In an uncertain market, venture dollars pull back, and the return to conservative bets means a retraction of funding for underrepresented entrepreneurs. After venture capital funds committed to diversify portfolios in 2020, founders in the space view the industry’s walk-back regarding Black business investments as proof that the initiatives were merely PR campaigns.
“I would put it in the category of predatory investing,” Thirteen Lune Inc. founder and BrainTrust member Nyakio Grieco said. Thirteen Lune is an online beauty product retailer. “When it was a good look for you, you wanted to show up. But when the market softens, which it historically always does, why are you the first to pull out of what could be the most lucrative choice of the future of your business?”
Grieco, a beauty industry veteran, founded her first company, Nyakio Beauty, in 2002; it was based on her family’s Kenyan beauty routines. Now running an e-commerce platform primarily selling brands created by Black founders, Grieco mentors the next wave of innovators combining culture with selfcare in the space.
For Black entrepreneurs, inclusive beauty’s business potential and significance for consumers can often get lost in translation when speaking to venture capitalists who do not buy into the space.
“It’s very frustrating,” BrainTrust member Ezinne Iroanya said. She is the founder of Sknmuse LLC, whose products are sold on Thirteen Lune. “I know people like to say we don’t see color. That’s not true,” Iroanya said. “I’ve been in pitch competitions; I’ve been in front of VCs when I’ve had much more traction than other companies that I see in a portfolio, and they keep moving the ballpark, or they say when you hit this come back.”
The L.A. exception
As local entities, Braintrust Fund, as well as Thirteen Lune and Sknmuse, are prime examples of the trend of venture money flowing to BIPOC founders.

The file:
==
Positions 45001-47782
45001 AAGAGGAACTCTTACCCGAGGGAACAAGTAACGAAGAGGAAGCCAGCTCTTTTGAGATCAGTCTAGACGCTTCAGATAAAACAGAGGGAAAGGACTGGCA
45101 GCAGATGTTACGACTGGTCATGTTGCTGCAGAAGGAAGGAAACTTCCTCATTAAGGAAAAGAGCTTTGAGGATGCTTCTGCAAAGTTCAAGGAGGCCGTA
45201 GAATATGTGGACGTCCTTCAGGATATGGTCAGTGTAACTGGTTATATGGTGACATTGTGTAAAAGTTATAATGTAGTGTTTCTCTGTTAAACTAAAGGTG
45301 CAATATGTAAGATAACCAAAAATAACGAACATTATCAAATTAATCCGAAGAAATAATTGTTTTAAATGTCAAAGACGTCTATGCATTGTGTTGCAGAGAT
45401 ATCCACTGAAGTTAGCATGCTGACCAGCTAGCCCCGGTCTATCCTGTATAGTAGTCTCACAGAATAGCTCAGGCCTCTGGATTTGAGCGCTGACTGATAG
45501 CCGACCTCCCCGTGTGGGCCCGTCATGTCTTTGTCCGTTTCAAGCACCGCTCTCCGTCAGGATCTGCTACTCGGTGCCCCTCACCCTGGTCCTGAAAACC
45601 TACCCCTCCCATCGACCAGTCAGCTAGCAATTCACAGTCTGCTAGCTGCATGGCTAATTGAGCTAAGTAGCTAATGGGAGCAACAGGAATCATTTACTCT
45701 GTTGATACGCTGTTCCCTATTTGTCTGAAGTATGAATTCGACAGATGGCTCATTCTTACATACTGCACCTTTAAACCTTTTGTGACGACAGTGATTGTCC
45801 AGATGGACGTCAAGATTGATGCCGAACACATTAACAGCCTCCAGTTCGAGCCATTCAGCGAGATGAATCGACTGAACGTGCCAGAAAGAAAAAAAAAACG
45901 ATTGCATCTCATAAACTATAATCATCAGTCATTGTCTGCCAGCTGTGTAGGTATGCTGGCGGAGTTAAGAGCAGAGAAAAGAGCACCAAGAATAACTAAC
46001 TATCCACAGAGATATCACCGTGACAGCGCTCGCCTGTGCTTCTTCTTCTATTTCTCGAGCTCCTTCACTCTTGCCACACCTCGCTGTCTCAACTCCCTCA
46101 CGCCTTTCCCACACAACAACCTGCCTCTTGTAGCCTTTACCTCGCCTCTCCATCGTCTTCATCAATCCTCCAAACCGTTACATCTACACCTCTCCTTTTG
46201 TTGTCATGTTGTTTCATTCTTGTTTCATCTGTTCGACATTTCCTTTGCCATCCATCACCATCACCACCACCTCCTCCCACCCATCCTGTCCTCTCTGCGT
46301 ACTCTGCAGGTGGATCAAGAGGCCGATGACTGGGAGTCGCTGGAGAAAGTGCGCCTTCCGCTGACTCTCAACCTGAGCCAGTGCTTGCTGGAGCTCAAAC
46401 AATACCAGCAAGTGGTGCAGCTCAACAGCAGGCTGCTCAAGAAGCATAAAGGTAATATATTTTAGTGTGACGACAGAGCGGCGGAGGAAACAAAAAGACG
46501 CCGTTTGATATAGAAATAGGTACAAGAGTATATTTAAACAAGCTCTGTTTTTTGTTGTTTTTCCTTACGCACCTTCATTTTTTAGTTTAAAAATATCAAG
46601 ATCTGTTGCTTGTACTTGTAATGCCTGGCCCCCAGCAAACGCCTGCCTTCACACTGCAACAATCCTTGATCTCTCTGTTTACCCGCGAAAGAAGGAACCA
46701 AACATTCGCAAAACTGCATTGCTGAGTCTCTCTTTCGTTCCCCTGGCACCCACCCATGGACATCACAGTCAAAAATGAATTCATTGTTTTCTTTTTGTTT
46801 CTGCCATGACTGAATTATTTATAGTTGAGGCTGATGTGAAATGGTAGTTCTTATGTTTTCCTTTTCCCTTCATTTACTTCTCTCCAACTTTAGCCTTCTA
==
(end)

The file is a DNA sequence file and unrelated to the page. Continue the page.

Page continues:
According to PledgeLA, a collective of L.A. tech companies and venture capital firms hosted by the Annenberg Foundation and the Mayor’s Office, 29% of Los Angeles venture investments went to companies with women, Black and Latino founders in 2021. Compared to national venture funding data for the same year from Deloitte & Touche, the nationwide average for diverse founding teams was between 1% and 18%.
Founded in 2018, PledgeLA seeks to hold companies accountable for diversity initiatives, and it tracks investment patterns to ensure transparency. The organization publishes annual reports aggregating diversity trends for venture firms based in one of the fastest-growing funding landscapes.
On June 7, the organization announced the launch of the “50 in 5” initiative at the Social Innovation Summit. The initiative has an ambitious regional venture capital goal: 50% of all Los Angeles venture capital dollars will go to founding teams with women, Black and Latino founders by 2028.
As a VC ecosystem that outperforms the national average for capital distribution to BIPOC founders, PledgeLA board member and M13 Ventures Management LLC partner Anna Barber hopes this initiative can inspire more civic-private partnerships to act.
PledgeLA has also launched its own capital fund, investing in Black and Latino entrepreneurs in early-stage development.
The collective plans to release its yearly venture capital report by the end of the summer. According to Calvin Smith, a program manager at the Annenberg Foundation, preliminary numbers from L.A.-based VC trends reflect the nationwide dip in funding for unrepresented founders. With this data available to the public, the organization hopes to provide financial runway for what can be a short attention span on diversity politics.
“That is our message here,” Smith said. “L.A., don’t lose your lead on this. There’s an opportunity here to show, like many other ecosystems, that this is not only possible, but that we have good numbers we should retain.”